After the internalization of the virion, a fusion between the viral E protein and the endosomal membrane mediates the access of the viral genome into the cytoplasm [43, 65]. The E protein is a glycosylated viral protein and a member of class II viral membrane fusion protein family [43, 69]. The crystal structure of E glycoprotein ectodomain revealed three domains contributing to the β-barrel central structure of the protein (domain I, DI), permitting the fusion of viral and cellular membranes during virus entry (domain II, DII, and fusion loop), and a structural basis for immune recognition and cellular receptor binding (domain III, DIII) [43, 70]. The low pH of the endosomal compartment induces conformational changes in the E glycoprotein, which allows the fusion of the viral and host membranes [43, 69]. This results in the release of the viral RNA genome into the cytoplasm. The single-stranded positive-sense RNA immediately acts as a messenger RNA, which can be subsequently translated by cellular machinery to generate viral polyproteins, subsequently processed by both cellular and viral proteases to generate mature viral proteins [69, 70]. In this stage, the nonstructural proteins have been shown to induce massive remodeling of ER membranes, manifesting as convoluted membranes and vesicle packets (VPs) to form a dynamic and membrane-bound multi-protein assembly, named the replication complex (RC) where the genome is replicated, and new viral RNA copies are incorporated into nascent particles [71, 72]. Viral RNA synthesis relies on NS5, the RNA-dependent RNA polymerase as well as on critical RNA secondary and tertiary structures [73, 74, 75]. NS3 is a protease-helicase which together with its cofactor NS2B, participates in the processing, efficient RNA synthesis, and capping of the viral polyprotein [72, 76, 77]. NS2A recruits nascent RNA as well as C-pre-M-E [78]. NS1 interacts with structural proteins and NS4A-2 K-4B to facilitate the production of infectious virus particles [11, 79]. Because of their critical roles in the DENV replication cycle, NS2B, NS3, and NS5 along with NS4B are the main focus to design new inhibitors for antiviral therapy against DENV and other related flaviviruses [80, 81, 82, 83]. Assembled viruses are transported through the trans-Golgi network (TGN) where under acidic conditions, a cellular protease, furin, cleaves pre-M, allowing full maturation of infectious virions that will be finally released via exocytosis [84].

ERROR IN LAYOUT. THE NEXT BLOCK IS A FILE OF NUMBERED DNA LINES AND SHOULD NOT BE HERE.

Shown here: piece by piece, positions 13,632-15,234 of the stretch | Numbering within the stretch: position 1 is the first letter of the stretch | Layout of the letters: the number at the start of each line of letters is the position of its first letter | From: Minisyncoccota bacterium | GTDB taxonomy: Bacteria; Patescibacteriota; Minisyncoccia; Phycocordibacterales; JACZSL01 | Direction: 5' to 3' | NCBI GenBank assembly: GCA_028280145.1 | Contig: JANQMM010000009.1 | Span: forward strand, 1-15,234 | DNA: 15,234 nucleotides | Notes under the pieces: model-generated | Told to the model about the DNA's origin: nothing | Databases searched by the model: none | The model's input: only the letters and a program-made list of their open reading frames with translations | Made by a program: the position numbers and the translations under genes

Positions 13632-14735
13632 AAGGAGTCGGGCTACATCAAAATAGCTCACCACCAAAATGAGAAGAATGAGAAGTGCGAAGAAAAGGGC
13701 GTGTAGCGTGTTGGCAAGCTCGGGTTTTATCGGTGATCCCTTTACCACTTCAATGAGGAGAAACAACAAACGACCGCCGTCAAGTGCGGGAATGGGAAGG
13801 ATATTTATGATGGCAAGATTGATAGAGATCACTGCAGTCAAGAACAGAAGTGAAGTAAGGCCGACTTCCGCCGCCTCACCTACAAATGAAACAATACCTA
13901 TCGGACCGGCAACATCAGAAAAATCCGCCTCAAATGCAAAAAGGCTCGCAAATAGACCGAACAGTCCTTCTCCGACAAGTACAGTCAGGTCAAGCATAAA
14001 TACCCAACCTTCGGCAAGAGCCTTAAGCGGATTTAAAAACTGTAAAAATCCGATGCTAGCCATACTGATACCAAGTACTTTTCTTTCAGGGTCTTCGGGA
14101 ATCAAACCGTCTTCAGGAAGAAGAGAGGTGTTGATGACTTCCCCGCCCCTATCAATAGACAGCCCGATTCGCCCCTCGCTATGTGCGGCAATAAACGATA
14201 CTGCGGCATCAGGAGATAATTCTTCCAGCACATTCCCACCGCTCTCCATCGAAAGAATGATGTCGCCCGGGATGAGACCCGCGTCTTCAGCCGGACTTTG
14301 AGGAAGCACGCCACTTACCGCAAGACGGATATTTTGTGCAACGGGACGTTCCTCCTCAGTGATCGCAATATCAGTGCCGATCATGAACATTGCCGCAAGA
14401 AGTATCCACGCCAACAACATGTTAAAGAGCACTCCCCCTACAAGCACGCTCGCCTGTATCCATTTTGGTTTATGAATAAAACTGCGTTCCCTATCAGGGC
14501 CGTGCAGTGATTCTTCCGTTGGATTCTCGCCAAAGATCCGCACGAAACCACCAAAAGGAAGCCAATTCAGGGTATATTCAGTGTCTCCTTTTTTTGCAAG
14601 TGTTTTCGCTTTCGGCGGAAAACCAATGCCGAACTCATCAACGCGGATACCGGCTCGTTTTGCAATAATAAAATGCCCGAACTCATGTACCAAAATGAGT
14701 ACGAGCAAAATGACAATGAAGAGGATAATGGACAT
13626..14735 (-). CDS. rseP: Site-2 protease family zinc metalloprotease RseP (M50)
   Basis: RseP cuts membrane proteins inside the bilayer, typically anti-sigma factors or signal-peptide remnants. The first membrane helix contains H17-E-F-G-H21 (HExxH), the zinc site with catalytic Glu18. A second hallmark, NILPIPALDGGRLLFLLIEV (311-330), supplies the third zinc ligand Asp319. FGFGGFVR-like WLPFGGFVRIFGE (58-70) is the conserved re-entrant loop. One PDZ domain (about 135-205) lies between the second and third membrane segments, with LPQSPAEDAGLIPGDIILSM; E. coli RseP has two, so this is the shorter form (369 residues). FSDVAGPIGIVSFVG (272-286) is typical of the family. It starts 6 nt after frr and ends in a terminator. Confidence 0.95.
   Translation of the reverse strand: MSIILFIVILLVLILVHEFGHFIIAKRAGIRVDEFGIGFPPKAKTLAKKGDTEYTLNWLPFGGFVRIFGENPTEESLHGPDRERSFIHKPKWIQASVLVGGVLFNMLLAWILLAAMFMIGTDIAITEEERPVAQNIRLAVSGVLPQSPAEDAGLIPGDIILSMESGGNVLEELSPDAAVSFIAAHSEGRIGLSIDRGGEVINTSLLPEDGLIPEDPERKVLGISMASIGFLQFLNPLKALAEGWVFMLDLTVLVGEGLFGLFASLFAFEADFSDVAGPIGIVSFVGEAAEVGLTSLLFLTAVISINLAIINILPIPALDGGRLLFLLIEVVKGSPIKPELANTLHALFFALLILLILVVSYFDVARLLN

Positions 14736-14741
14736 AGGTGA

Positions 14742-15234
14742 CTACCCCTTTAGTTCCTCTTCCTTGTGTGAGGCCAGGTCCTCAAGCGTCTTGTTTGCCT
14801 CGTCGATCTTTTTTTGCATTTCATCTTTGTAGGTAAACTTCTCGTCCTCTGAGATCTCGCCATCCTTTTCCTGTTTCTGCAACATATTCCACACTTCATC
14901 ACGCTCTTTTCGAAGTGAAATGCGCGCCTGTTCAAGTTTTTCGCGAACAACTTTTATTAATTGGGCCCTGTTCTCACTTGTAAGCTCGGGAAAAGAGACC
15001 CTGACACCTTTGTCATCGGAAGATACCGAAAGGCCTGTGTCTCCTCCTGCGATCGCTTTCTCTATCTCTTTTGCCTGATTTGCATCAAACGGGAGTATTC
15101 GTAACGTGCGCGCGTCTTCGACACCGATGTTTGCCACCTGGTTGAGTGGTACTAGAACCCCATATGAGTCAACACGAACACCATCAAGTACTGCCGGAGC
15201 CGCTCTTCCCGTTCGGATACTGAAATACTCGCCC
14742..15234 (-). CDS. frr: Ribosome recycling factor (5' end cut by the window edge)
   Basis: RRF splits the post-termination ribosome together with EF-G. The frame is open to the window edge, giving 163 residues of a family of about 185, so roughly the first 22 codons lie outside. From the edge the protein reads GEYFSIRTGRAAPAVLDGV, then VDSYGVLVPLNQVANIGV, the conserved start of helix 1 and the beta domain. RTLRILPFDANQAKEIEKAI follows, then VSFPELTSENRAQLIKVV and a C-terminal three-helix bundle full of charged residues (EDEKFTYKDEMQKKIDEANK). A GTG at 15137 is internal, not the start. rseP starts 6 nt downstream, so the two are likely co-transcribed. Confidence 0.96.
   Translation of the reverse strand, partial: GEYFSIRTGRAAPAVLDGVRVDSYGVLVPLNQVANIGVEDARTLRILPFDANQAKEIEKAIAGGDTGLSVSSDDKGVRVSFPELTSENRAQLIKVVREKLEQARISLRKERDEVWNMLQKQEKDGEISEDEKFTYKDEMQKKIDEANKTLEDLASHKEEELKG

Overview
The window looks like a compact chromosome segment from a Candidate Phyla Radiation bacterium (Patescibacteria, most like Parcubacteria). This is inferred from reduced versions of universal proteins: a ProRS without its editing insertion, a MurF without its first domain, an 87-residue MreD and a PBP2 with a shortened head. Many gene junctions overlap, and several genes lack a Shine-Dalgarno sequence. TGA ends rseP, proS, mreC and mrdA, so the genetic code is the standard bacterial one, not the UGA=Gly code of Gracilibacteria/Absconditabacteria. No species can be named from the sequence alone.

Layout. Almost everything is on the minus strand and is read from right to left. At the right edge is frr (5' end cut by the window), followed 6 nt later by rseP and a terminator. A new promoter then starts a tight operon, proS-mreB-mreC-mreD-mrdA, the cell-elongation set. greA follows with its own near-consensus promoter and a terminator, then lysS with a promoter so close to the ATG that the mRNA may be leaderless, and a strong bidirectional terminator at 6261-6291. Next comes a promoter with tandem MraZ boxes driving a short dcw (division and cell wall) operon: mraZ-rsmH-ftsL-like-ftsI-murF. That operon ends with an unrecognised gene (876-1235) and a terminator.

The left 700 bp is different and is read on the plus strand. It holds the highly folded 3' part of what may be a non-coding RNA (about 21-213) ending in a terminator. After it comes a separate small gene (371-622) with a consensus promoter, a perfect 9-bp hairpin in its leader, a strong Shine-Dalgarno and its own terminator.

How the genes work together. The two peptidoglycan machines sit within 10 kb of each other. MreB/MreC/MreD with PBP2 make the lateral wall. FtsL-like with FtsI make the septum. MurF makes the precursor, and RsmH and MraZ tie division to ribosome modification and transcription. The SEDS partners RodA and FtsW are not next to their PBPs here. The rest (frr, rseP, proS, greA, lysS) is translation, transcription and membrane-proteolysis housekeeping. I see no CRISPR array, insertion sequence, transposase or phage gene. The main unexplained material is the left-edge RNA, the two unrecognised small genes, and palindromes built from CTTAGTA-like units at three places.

3. Dengue virus infection, epidemiology, and clinical features

Dengue is the arboviral infection with the highest disease incidence worldwide, with 2.5 billion people living in dengue-endemic tropical and subtropical regions [1, 85, 86]. In the last four decades, the geographical spread and intensity of dengue have grown dramatically around the world accompanied by the wide distribution of the two main vector mosquitoes, Aedes aegyptiand Aedes albopictus, which today are fully adapted to human dwellings creating new opportunities not only for DENV but also for other arthropod-transmitted viruses (arboviruses) transmission, such as Zika virus (ZIKV) and chikungunya virus (CHIKV), within human populations. These features along with the continuous growing of urbanization, globalization, and the lack of effective mosquito control represent some of the critical factors that have contributed to the emergence and reemergence of mosquito-transmitted viruses around the world [48, 87, 88].